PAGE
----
Abstract Title:

Aerobic training for improved memory in patients with stress-related exhaustion: a randomized controlled trial.

Abstract Source:

BMC Psychiatry. 2017 Sep 2 ;17(1):322. Epub 2017 Sep 2. PMID: 28865430

Abstract Author(s):

Therese Eskilsson, Lisbeth Slunga Järvholm, Hanna Malmberg Gavelin, Anna Stigsdotter Neely, Carl-Johan Boraxbekk

Article Affiliation:

Therese Eskilsson


BACKGROUND: Patients with stress-related exhaustion suffer from cognitive impairments, which often remain after psychological treatment or work place interventions. It is important to find effective treatments that can address this problem. Therefore, the aim of this study was to investigate the effects on cognitive performance and psychological variables of a 12-week aerobic training program performed at a moderate-vigorous intensity for patients with exhaustion disorder who participated in a multimodal rehabilitation program.

METHODS: In this open-label, parallel, randomized and controlled trial, 88 patients diagnosed with exhaustion disorder participated in a 24-week multimodal rehabilitation program. After 12 weeks in the program the patients were randomized to either a 12-week aerobic training intervention or to a control group with no additional training. Primary outcome measure was cognitive function, and secondary outcome measures were psychological health variables and aerobic capacity.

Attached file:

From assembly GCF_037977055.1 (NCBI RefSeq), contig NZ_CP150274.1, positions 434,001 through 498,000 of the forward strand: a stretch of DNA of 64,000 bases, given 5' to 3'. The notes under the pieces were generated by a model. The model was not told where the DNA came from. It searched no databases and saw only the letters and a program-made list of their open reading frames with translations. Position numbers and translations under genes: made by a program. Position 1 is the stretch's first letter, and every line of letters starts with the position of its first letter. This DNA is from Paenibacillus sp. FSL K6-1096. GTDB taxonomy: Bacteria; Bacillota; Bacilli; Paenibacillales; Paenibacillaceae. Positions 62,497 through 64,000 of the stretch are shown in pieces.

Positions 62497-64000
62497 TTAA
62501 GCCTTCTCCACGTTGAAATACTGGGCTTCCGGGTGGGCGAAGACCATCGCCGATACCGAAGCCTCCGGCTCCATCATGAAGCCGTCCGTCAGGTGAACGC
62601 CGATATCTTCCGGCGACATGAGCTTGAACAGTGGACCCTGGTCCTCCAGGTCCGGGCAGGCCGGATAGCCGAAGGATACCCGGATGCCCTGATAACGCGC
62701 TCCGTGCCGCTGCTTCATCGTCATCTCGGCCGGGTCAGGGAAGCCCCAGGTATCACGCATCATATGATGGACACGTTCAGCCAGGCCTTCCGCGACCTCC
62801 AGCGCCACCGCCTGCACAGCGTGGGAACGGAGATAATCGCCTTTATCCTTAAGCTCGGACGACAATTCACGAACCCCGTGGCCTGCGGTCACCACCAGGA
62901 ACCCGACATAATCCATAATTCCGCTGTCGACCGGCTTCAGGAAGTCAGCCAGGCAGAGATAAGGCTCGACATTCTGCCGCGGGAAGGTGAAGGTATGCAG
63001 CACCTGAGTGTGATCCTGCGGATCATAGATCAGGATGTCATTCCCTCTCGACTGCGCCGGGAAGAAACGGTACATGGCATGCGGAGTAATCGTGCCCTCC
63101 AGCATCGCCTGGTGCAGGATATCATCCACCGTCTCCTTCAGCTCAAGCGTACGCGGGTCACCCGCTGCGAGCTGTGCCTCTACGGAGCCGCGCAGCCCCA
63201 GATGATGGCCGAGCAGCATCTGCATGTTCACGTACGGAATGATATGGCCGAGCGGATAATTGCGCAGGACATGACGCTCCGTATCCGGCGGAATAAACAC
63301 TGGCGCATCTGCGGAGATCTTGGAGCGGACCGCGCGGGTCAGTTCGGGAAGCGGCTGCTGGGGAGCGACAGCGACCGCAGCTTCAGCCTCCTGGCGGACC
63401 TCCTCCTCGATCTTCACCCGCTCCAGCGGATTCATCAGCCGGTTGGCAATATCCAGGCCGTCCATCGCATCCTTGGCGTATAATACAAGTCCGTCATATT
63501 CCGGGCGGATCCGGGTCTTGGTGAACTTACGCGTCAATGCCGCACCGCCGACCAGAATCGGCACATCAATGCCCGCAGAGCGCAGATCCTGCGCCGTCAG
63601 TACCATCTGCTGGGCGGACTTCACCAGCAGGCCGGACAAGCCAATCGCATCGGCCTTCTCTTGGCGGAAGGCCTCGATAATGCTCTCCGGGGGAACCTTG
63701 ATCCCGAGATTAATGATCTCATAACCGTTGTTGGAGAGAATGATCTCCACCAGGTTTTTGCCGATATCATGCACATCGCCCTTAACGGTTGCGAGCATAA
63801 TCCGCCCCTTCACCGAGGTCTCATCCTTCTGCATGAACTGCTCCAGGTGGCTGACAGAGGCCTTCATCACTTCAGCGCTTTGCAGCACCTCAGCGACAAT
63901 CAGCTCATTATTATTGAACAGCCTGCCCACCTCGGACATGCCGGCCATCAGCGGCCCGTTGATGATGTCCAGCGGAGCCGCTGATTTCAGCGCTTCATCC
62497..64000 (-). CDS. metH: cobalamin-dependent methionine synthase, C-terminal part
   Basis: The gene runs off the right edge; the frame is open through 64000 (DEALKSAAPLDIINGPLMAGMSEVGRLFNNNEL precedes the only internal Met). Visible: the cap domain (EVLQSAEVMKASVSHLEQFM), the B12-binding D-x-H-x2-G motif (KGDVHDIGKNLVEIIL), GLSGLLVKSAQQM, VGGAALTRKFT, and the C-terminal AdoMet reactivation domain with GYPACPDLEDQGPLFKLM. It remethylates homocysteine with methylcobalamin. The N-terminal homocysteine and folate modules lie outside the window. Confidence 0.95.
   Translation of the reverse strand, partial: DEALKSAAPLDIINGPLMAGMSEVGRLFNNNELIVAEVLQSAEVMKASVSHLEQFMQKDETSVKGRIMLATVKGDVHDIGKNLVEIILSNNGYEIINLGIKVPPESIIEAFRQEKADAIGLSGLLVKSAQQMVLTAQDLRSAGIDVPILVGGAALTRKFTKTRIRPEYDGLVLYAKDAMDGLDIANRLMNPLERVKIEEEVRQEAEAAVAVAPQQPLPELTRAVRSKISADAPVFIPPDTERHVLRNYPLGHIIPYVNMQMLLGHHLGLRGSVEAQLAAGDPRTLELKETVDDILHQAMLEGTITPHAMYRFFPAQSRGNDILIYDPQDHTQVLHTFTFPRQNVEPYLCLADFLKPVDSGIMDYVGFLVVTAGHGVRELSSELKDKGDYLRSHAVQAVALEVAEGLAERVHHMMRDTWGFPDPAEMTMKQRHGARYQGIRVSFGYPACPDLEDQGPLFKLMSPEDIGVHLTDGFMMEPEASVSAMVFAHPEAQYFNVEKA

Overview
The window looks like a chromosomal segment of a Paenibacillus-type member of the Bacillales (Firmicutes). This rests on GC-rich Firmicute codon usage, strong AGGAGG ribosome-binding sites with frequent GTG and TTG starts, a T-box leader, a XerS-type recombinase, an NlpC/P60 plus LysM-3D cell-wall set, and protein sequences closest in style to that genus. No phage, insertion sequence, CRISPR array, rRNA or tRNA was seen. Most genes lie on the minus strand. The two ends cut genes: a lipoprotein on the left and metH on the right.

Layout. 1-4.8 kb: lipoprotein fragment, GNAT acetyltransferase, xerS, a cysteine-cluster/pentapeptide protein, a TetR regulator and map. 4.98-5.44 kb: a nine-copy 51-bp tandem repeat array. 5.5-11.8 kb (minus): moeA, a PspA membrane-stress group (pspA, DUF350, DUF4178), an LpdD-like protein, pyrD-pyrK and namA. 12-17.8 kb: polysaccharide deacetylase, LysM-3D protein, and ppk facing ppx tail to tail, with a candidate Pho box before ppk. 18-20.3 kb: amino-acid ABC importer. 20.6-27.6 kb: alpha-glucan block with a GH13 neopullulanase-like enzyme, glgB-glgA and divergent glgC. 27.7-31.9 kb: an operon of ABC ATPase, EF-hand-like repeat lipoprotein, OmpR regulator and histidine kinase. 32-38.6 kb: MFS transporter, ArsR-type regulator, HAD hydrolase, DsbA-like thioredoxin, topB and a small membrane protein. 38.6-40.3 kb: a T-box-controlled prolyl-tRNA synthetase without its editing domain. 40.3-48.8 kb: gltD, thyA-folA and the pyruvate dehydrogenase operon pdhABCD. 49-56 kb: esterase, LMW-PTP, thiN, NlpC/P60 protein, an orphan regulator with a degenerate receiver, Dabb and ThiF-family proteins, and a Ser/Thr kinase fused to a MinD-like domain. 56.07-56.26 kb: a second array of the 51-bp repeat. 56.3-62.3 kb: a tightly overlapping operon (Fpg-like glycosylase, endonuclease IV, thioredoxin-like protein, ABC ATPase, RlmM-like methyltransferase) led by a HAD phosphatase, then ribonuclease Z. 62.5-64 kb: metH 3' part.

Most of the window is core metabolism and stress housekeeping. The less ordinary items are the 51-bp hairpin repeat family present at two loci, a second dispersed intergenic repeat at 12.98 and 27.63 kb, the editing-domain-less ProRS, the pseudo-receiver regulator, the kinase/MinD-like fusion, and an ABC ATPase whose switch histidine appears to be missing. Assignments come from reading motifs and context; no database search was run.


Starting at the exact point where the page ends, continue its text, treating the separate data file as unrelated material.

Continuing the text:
RESULTS: In total, 51% patients in the aerobic training group and 78% patients in the control group completed the intervention period. The aerobic training group significantly improved in maximal oxygen uptake and episodic memory performance. No additional improvement in burnout, depression or anxiety was observed in the aerobic group compared with controls.

CONCLUSION: Aerobic training at a moderate-vigorous intensity within a multimodal rehabilitation program for patients with exhaustion disorder facilitated episodic memory. A future challenge would be the clinical implementation of aerobic training and methods to increase feasibility in this patient group.

TRIAL REGISTRATION: ClinicalTrials.gov: NCT03073772 . Retrospectively registered 21 February 2017.

Study Type : Human Study
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